The researchers used a new tissue Doppler imaging technique called "vector velocity imaging" that can track the movement of the heart's muscular wall.

"In the patients who are obese, the rate of motion of heart muscle changed," Dr. Angela Sharkey, an associate professor of pediatrics at Washington University School of Medicine and a pediatric cardiologist at St. Louis Children's Hospital, said in a prepared statement. "As a child's BMIA (body mass index for age) increases, we see alterations in both the relaxation and contraction phase of the heartbeat. Many of these changes that have been seen in adults were assumed to be from long-standing obesity, but it may be that these changes start much earlier in life than we thought."

"Based on this study, these subtle markers can help us predict who could be at risk for heart disease and heart attacks," Sharkey said.

The findings were published in the winter issue of the Journal of Cardiometabolic Syndrome.

Vector velocity imaging could help doctors follow obese children to see if these changes in the heart progress and to determine if interventions -- such as dietary changes, increased exercise, and the use of cholesterol-lowering statin drugs -- have any effect, Sharkey said.

About 19 percent of American children ages 6 to 11 and 17 percent of those ages 12 to 19 are overweight, according to the U.S. Centers for Disease Control and Prevention.

More information

The Nemours Foundation has more about overweight and obese children.

-- Robert Preidt

SOURCE: Washington University School of Medicine, St. Louis, news release, Oct. 16, 2007


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Wednesday, October 24, 2007

Study Shows How Exercise Helps Women's Hearts

Much of the benefit comes from changes in blood pressure, inflammation

MONDAY, Oct. 22 (HealthDay News) -- About 60 percent of the protection provided to women by exercise against heart disease and stroke comes from its effect on a few specific risk factors, says a U.S. study in the journal Circulation.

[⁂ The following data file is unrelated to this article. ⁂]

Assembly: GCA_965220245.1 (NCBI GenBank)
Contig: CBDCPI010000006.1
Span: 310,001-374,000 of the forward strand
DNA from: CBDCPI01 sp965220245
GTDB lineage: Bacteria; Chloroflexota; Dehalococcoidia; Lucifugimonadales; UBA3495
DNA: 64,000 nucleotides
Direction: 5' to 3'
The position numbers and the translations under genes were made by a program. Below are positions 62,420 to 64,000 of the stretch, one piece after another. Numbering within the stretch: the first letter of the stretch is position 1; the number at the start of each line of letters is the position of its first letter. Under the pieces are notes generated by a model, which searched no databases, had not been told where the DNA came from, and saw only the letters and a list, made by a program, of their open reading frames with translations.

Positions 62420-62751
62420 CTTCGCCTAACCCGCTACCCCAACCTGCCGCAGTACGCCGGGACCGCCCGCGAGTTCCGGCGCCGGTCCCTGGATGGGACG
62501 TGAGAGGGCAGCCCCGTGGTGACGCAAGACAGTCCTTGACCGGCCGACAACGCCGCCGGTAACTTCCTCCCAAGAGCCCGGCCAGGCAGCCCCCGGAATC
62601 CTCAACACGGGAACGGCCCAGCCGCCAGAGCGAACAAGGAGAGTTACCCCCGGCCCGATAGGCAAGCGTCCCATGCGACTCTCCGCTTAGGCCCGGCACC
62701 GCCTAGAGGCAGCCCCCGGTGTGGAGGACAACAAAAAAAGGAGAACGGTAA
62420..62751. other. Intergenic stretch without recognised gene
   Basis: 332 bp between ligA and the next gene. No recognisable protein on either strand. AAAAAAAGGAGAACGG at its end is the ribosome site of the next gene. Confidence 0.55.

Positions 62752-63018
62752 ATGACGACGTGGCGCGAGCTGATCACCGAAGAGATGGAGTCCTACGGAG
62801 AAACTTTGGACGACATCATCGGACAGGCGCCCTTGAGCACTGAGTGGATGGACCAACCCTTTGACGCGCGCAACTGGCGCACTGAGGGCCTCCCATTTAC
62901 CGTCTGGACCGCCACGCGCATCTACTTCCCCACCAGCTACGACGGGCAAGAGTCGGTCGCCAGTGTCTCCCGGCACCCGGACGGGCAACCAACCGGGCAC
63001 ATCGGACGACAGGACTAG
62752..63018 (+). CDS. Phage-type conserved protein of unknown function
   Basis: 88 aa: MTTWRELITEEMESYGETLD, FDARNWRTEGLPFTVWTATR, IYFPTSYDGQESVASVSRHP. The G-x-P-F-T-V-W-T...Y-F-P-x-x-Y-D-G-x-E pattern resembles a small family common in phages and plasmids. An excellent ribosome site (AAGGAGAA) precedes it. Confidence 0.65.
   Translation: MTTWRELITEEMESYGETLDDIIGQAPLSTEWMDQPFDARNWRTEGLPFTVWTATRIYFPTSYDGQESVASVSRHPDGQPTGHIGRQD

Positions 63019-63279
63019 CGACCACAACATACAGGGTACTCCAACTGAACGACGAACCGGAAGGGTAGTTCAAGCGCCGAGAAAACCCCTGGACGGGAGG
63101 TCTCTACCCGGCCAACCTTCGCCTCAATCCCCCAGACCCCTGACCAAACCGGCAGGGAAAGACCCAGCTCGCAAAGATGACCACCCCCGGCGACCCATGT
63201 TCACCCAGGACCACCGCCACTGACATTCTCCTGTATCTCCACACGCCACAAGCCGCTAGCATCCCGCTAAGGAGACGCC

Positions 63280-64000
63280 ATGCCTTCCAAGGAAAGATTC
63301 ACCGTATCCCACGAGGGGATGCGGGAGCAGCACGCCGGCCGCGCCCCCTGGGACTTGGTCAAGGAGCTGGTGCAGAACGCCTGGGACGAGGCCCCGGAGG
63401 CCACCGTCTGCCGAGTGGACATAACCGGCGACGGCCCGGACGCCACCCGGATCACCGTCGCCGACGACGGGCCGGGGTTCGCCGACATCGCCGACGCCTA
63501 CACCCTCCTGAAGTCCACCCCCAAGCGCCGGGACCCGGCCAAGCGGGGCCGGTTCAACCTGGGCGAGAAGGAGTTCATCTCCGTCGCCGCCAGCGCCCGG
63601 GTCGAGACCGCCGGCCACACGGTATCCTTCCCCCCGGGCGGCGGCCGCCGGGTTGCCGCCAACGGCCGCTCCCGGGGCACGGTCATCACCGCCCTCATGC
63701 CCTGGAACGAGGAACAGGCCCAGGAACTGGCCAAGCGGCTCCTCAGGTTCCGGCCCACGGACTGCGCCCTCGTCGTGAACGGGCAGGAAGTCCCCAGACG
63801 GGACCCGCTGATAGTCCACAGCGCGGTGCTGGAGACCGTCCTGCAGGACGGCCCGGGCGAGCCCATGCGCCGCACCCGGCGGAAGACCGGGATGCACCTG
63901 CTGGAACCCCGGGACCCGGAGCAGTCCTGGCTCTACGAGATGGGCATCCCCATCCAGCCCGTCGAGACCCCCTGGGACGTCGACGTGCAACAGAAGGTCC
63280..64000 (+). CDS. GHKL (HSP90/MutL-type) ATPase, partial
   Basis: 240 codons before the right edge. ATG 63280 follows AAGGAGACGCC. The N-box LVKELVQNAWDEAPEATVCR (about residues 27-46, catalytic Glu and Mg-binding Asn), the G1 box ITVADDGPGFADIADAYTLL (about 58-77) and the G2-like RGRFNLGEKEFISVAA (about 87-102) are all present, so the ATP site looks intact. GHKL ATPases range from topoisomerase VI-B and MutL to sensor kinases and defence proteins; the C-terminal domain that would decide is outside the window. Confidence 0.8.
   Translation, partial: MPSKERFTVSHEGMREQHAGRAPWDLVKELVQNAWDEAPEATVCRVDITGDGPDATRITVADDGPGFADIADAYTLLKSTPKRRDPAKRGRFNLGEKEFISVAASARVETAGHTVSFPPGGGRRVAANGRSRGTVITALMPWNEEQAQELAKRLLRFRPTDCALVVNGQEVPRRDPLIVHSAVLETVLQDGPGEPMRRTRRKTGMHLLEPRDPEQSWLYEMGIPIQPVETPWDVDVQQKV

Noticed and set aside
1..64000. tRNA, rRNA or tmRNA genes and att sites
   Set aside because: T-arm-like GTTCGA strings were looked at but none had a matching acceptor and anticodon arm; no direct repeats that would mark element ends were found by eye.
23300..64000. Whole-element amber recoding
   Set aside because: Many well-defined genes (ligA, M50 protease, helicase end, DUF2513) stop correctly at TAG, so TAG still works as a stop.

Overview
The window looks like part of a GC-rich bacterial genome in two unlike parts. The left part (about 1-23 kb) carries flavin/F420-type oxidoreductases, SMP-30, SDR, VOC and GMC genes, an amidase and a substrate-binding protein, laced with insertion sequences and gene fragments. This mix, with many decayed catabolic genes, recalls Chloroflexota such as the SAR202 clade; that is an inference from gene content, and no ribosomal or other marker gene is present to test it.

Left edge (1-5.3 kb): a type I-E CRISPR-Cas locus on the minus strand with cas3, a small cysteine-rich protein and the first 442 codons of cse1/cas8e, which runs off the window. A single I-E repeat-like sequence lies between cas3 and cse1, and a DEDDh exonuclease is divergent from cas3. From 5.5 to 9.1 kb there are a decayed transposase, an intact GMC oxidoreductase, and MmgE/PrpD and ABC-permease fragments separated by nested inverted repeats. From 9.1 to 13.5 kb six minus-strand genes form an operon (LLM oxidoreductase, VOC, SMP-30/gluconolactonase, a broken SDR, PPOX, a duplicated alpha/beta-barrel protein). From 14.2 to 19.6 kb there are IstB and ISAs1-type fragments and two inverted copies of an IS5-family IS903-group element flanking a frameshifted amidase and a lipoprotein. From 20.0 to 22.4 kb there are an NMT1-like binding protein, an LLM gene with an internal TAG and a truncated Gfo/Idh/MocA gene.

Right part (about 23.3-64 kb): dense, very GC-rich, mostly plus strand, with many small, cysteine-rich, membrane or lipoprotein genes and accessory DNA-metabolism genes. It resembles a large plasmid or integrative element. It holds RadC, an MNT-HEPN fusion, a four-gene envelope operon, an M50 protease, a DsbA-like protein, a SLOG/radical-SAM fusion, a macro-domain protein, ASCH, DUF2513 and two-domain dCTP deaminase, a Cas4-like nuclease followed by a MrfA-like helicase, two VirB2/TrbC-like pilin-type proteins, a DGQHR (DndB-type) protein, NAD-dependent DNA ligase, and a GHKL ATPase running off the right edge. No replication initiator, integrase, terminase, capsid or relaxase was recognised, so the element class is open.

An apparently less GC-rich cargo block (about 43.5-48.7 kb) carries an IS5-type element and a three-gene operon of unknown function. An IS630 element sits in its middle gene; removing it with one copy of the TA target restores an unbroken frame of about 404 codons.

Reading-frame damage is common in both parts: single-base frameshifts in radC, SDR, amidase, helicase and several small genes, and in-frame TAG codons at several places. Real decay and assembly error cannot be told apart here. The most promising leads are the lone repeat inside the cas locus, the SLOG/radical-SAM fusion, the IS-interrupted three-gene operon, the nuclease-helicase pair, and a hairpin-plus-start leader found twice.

Researchers assessed cardiovascular risk factors and exercise levels in more than 27,000 women, ages 45-90 (average age 55) enrolled in the Women's Health Study who were followed for more than 11 years for new diagnosis of heart attack and stroke.

Women who exercised the most were 40 percent less likely to have a heart attack or stroke than those who did the least amount of exercise.

"Regular physical activity is enormously beneficial in preventing heart attack and stroke," lead author Dr. Samia Mora, instructor of medicine at Harvard Medical School in the divisions of preventive and cardiovascular medicine at Brigham and Women's Hospital in Boston, said in a prepared statement.

"We found that even modest changes in risk factors for heart disease and stroke, especially those related to inflammation/hemostasis and blood pressure, can have a profound impact on preventing clinical events. This study is the first to examine the importance of a variety of known risk factors in explaining how physical activity prevents heart disease and stroke," Mora said.